Looking at political posts on social media, it’s not surprising to realize that online reputation isn’t a high priority for many. It should be for you.
Welcome back to the Get Fit challenge for Greener Grassroots! We’re on Week 5 now, but you can jump right in where we are, or you can go back and start from the beginning and catch up.
Week 1 – Your Personal Assessment
Week 2 – Adjust Your Diet
Week 3 – Focus On Your Core
Week 4 – Repetitions
This week we’re going to talk about your form. Whenever you’re exercising, it’s important to learn the exercises using the proper form. Exercising with poor posture or bad form can strain your body and make it more difficult for you to target the correct muscles. If you aren’t careful, you might even do some damage; that’s the last thing you want when you’re trying to get in shape.
We talked about messaging last week, and all the things that might be interfering with your message. One of the points to review was about the interference you might unknowingly be creating:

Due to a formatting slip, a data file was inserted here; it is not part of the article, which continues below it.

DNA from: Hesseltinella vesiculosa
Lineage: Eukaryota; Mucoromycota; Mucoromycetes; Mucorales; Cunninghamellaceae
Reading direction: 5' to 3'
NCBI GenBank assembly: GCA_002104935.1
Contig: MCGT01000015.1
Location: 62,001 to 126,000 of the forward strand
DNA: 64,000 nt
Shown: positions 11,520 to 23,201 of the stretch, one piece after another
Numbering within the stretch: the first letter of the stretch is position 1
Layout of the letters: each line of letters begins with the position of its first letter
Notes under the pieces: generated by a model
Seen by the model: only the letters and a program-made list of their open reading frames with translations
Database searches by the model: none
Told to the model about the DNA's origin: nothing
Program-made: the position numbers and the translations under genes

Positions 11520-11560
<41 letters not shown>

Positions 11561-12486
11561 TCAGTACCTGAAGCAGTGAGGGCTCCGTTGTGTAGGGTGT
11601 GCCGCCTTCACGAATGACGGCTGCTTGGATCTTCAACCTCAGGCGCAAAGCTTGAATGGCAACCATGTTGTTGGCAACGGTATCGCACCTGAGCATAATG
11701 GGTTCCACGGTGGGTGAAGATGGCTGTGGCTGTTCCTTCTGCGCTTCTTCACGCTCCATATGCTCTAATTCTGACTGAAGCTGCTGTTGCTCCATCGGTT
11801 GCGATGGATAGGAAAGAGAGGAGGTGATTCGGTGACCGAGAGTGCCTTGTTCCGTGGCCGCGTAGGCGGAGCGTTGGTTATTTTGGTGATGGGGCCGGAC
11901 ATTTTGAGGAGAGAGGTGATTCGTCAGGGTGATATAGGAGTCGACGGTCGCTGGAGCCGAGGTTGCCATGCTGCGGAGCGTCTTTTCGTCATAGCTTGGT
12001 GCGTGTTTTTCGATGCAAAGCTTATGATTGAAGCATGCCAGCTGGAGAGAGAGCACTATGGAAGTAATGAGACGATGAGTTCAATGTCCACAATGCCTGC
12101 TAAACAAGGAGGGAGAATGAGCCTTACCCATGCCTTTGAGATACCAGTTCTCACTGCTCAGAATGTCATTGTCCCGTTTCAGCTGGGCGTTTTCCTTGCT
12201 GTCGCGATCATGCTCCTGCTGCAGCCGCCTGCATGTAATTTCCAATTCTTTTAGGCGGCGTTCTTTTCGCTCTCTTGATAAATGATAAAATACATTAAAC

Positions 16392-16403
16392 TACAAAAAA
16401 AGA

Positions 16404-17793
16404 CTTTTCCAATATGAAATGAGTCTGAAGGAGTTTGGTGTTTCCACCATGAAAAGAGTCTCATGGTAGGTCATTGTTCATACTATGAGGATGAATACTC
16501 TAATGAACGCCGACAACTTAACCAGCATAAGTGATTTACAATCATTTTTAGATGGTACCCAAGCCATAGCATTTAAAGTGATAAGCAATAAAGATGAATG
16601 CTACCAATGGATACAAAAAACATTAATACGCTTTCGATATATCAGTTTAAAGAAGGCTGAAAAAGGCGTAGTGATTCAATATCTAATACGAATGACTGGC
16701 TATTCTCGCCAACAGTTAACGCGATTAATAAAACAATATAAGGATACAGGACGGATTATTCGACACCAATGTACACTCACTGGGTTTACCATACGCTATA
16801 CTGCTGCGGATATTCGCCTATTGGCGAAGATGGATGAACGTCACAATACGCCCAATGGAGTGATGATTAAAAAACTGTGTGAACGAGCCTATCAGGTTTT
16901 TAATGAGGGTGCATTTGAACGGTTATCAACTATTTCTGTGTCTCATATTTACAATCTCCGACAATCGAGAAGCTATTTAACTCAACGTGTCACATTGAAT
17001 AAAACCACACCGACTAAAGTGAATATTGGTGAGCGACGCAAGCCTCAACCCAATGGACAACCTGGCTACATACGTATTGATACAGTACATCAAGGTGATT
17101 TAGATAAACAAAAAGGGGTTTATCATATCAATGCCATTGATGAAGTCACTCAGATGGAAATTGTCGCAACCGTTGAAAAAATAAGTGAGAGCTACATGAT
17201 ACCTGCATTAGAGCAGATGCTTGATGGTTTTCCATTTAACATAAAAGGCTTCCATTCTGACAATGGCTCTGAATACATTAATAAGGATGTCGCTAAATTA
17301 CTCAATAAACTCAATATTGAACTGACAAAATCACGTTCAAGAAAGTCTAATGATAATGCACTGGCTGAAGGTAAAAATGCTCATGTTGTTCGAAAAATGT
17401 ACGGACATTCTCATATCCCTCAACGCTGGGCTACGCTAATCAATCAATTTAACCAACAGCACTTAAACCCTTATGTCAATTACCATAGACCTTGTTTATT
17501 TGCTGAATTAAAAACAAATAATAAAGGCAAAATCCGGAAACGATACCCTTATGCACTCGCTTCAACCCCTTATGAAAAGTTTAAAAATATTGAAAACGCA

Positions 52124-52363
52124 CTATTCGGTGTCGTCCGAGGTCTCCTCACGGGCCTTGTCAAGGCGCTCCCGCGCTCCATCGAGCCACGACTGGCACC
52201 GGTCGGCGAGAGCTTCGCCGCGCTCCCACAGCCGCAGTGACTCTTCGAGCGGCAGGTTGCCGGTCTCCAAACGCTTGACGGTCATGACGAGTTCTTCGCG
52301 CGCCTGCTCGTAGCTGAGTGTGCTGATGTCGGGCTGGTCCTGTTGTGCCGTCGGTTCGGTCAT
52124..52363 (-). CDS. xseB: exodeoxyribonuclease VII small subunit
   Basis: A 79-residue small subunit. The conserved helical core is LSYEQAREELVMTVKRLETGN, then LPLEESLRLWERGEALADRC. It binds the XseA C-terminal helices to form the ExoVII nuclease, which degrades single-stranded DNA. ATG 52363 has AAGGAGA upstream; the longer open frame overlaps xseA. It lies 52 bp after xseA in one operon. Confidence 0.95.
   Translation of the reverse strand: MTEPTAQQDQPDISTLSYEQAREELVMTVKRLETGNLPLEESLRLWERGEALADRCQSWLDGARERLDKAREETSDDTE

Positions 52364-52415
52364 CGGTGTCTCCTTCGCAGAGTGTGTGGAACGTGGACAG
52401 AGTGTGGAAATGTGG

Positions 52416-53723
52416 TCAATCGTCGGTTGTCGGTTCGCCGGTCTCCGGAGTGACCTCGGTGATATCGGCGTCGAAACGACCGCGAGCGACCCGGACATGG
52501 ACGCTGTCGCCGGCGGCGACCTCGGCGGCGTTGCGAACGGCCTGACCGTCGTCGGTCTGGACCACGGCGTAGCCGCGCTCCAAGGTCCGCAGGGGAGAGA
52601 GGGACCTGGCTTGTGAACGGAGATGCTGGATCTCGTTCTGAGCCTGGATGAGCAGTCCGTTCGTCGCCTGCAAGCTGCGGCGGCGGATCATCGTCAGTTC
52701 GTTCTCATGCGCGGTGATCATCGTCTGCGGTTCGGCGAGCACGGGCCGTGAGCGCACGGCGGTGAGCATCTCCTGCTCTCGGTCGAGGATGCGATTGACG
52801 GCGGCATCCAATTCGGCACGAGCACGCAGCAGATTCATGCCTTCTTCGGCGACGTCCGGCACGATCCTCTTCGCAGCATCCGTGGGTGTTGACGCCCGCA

Reduce your own noise – Are you coming across to people as combative? Do you spend more time trying to prove that other people are wrong than trying to persuade them your views are right? Apply the feedback you received from talking to others. Make a list of people you find persuasive, compare your own efforts, and then try adjusting your delivery.
There’s another aspect to reducing your own noise that I left out, precisely because I wanted to deal with it more thoroughly here: your online reputation. If you’re engaging in any social media platform, especially under your own name, you’ll want to think carefully about how you interact online.